If I did run out the back door of the club that night, it may have been because I didn’t want to be at work. Some nights going into the club, and going on-stage were necessary for me. I needed the attention and thrived on the generous, albeit false, adoration. While I had a few admirers in school, I wasn’t one of the “pretty” girls. Guys wanted to date me, but nobody really told me I was beautiful. Most of my clothes came from Kmart, and we couldn’t afford designer shoes. I was grateful on the days I got to wear my cheer uniform so that I could finally be like everybody else—except I knew I wasn’t like everybody else. What I didn’t realize was that the very thing that made me different was also what made me beautiful. It took three months of working in a full nude bar to grow into the woman that I would become. A woman who was driven, who wanted everything this life had to offer, who no longer cared to fit in with everyone else, but instead had a longing to be who she was. It was there, on that dark smoke-filled stage, that she gained the courage to be herself, night after night.
I enjoyed the performance aspect of my work, and I liked being able to be sexy, to feel desired, but on my terms. I had the chance to explore my femininity, my sexuality, and my persona without consequence. I found myself in the pair of thigh high patent leather boots that climbed their way onto the poles and into my soul. I let go of the straight A, self-conscious, over-achiever that I was, and let the angry, passionate, dangerous side of my personality explore. My self-confidence soared every night I became my alter-ego. But there were also nights that I was vulnerable. I just needed to be home, to be in solitude, to be quiet and gentle with myself.
I’m guessing that might have been the case the night KJ came into the club. We may have exchanged words about him being from Hesperia. I may have not wanted to make small talk that night. I may have felt exhausted at the prospect of having to pull words out of this shy man’s mouth in order to eventually get a lap dance out of the encounter. I may have just decided to leave work that night, or I may have been getting off from an earlier shift. Had KJ told me that he used to have a crush on me, I may have stayed and talked to him. It wasn’t all about the money. I got just as much out of being in the club as many of the men who visited. I got to be the object of someone’s affection, just as much as they were the object of mine. It didn’t matter if there was a monetary exchange for the transaction. Both parties were adult human beings, with the need to feel seen, feel desired, maybe even feel loved. Had KJ understood this part of strip club culture, he might have finally had the courage to spend more than just a fleeting moment with Miyoko Fujimori.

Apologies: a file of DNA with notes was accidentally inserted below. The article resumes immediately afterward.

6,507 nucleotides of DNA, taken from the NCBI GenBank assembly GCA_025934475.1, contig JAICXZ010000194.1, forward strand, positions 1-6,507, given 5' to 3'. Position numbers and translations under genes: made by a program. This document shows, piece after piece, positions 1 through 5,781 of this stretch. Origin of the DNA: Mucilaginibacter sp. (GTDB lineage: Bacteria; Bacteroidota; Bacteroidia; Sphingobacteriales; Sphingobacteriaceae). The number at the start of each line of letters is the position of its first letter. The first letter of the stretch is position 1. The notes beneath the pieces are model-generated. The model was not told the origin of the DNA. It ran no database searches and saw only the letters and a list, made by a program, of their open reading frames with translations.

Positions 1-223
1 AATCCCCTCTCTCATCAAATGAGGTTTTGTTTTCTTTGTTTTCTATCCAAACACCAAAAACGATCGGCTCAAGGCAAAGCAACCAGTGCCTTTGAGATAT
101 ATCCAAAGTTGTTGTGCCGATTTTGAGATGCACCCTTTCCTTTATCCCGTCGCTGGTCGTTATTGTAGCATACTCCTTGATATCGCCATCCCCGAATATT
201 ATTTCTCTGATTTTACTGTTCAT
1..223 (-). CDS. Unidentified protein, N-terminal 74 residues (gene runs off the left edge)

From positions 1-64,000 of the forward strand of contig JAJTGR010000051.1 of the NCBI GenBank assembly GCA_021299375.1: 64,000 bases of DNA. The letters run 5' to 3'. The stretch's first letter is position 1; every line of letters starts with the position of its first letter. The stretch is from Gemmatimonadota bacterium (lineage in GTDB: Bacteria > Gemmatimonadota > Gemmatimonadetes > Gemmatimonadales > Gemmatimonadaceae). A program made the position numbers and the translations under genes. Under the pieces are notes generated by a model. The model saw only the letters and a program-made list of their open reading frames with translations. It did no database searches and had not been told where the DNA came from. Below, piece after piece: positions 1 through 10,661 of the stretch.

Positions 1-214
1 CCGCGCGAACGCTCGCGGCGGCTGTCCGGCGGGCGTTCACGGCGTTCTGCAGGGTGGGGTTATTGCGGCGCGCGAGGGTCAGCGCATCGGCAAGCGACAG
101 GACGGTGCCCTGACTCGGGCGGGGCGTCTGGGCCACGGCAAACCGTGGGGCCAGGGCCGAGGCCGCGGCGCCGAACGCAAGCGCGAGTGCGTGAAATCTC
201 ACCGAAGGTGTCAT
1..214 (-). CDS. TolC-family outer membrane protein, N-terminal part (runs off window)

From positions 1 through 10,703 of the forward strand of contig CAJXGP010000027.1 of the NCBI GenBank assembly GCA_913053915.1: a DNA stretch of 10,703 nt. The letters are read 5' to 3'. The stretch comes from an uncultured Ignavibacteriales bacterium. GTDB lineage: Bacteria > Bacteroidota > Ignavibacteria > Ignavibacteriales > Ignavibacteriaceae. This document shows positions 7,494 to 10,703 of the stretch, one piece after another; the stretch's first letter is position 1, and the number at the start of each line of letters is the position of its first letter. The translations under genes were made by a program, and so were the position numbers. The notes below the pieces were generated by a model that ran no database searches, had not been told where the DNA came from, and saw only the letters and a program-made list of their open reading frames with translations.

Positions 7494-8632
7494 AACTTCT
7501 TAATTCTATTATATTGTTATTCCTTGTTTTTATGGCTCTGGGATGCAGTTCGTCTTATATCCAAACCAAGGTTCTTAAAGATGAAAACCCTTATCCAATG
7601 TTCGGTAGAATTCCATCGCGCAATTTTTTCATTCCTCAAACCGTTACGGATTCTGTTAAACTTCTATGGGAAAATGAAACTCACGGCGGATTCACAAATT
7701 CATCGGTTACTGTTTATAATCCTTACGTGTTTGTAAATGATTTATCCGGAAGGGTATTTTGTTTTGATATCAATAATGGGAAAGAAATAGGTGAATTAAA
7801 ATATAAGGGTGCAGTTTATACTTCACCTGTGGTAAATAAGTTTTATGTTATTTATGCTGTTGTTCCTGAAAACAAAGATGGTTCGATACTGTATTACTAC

Being present, speaking our truth, sharing our needs and desires with those around us isn’t always encouraged. We constantly play games, pretend to be people that we aren’t, worry about what other people think of us, and ultimately live our lives as a slight representation of who we really are.
So, to KJ and every other person who has a similar story about the one who got away…Why not instead decide to take risks, be uncomfortable for a moment, try something new, do something that scares you? Talk to the little red-haired girl. The only thing you have to lose is a lifetime of wondering what if.